The Galts and Public Service

Few realize that it was the actions of a worried parent that contributed to the founding of Lethbridge. Alexander Galt (1817–1893)– who had produced one son during his first marriage and eight daughters and two sons during his second–was a strict but affectionate parent. It was Elliott Galt (1850–1928), the offspring of Alexander’s first marriage to Elliott Torrance, who was a cause for concern to Alexander. Alexander was troubled by “the life of self-indulgence and great temptation” that his eldest son, Elliott, was leading. So Alexander wrote to Prime Minister John A. Macdonald who, in turn, appointed Elliott to the post of Assistant Indian Commissioner. This job took Elliott away from his “temptations” and brought him to western Canada in 1879.

Elliott Galt first came to Lethbridge for his official duties between 1879 and 1880. This period was crucial for the development of Lethbridge. During his time in the area, Elliott made a preliminary survey of the coal outcroppings along the Belly River. (The section of the Belly River that runs through Lethbridge was renamed to Oldman River in 1915.) Samples sent east were analyzed and an ensuing report made commercial development seem like a profitable venture. This news was forwarded to Alexander Galt in London, England.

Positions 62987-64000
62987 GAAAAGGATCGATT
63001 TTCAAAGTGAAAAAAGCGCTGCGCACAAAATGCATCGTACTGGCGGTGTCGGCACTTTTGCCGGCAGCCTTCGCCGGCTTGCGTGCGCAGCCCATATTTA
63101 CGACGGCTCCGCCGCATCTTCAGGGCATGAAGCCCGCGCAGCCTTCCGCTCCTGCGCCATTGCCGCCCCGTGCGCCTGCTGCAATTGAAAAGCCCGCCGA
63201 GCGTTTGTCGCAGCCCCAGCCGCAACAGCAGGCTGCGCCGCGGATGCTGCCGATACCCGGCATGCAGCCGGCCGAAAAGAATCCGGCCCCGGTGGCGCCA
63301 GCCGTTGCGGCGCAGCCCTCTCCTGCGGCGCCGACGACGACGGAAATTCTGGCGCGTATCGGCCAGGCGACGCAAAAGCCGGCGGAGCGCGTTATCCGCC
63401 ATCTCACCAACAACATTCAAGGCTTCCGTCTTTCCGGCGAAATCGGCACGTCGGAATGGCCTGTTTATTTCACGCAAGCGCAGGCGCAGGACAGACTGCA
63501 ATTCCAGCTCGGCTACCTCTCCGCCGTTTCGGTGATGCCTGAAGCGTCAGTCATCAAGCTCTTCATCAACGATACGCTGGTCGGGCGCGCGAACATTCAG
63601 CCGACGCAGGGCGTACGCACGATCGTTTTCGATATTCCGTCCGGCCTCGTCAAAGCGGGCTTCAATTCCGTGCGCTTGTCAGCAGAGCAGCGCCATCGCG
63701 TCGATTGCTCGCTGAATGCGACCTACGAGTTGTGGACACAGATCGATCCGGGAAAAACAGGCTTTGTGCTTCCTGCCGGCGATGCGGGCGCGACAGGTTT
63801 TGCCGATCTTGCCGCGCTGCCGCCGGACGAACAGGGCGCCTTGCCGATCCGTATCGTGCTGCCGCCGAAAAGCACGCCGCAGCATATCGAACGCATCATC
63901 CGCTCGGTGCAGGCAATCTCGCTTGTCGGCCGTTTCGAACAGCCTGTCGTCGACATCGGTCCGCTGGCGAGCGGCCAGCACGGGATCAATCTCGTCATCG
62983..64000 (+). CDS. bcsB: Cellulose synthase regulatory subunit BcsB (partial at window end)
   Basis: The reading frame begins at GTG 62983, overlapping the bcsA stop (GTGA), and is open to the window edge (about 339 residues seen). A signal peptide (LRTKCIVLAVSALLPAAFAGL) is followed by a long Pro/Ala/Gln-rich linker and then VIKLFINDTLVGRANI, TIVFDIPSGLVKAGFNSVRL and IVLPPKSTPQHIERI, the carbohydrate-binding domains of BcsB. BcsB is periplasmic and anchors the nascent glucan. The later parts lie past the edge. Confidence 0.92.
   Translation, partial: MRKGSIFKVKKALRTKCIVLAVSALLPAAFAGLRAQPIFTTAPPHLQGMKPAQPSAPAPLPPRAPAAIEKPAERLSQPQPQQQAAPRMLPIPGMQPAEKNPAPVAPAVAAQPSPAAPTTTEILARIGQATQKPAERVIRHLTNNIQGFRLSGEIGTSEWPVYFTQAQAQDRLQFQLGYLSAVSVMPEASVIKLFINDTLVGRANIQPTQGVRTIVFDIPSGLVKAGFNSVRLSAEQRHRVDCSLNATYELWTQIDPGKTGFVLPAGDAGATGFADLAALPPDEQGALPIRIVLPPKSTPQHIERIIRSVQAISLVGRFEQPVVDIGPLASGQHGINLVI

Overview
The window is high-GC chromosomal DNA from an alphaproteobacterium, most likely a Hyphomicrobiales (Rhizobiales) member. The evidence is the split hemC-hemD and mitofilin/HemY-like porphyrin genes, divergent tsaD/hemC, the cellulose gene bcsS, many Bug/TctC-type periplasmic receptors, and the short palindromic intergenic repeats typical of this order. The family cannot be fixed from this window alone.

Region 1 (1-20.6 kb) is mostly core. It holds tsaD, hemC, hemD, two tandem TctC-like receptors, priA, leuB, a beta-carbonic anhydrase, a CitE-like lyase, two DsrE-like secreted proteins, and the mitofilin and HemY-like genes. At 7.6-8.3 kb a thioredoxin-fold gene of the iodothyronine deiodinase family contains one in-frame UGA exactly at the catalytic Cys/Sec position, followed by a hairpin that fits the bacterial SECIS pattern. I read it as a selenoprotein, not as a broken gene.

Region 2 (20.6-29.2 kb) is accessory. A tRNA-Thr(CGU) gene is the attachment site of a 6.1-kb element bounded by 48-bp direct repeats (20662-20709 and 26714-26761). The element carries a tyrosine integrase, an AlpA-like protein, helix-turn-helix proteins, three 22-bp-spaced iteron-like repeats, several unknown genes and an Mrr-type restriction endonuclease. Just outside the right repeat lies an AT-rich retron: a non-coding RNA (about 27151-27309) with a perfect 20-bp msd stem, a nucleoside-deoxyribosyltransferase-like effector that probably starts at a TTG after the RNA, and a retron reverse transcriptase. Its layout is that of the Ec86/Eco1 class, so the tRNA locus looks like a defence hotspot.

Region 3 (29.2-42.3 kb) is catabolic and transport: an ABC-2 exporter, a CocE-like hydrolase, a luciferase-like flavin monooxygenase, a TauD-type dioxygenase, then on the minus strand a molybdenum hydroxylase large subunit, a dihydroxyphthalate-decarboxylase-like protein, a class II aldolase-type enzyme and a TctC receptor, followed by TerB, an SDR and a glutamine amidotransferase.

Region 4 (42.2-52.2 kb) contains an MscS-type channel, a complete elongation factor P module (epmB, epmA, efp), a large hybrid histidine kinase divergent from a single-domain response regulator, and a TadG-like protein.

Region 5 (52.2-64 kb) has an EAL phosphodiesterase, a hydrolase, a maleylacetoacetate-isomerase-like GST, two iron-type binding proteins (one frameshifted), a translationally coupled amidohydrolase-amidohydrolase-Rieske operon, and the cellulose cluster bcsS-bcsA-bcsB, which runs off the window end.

By 1880, Alexander Galt had been appointed to position of first Canadian High Commissioner to London. Alexander Galt was a man with an impressive set of credentials. Before his post as High Commissioner, Alexander had already made a great impact as a leading voice pushing for confederation. In 1858, as the leader of English speaking Canadians in what was to later become Quebec, he presented a resolution on federation. Within days of the speech, Alexander was named Federal Minister of Finance under Macdonald and later became a Father of Confederation.

The middle-aged Alexander Galt of the 1880s had new and exciting dreams to pursue. He wished to open up the Canadian west. Son Elliott’s encouraging news regarding the prospects for a western coal industry were a step in that direction.